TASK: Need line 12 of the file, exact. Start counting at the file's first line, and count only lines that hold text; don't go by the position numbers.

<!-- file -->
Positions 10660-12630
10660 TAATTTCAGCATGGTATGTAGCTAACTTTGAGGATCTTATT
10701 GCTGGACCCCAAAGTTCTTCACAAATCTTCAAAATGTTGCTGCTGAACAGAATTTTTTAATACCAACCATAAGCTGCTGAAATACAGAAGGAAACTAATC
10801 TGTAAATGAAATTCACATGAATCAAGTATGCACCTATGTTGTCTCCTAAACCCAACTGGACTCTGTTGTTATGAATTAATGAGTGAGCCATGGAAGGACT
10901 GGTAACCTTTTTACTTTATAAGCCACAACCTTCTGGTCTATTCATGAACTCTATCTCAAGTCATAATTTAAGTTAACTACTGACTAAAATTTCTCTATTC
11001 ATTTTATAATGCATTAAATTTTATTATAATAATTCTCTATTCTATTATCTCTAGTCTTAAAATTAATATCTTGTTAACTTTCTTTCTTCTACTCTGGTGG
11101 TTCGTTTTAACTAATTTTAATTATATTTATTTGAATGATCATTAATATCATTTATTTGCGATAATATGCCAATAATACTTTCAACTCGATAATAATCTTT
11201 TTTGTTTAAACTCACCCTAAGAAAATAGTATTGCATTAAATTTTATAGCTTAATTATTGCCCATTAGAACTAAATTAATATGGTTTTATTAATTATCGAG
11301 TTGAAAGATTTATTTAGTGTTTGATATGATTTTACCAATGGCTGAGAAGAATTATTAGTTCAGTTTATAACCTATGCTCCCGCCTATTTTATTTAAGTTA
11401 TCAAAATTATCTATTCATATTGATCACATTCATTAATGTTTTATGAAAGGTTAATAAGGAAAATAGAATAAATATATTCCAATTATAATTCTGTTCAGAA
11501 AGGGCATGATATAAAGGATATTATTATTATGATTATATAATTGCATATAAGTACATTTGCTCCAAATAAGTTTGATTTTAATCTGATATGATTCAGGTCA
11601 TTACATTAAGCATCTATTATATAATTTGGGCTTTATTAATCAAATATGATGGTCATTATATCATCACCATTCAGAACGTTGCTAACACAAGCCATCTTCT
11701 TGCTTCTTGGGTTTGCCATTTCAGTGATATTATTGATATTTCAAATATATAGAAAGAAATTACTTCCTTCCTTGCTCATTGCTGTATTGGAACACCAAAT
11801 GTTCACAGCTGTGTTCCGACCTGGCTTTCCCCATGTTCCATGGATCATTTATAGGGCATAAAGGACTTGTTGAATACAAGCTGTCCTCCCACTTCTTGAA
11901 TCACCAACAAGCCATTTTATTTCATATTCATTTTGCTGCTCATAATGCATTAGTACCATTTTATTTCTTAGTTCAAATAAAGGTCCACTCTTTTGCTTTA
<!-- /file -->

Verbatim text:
11601 TTACATTAAGCATCTATTATATAATTTGGGCTTTATTAATCAAATATGATGGTCATTATATCATCACCATTCAGAACGTTGCTAACACAAGCCATCTTCT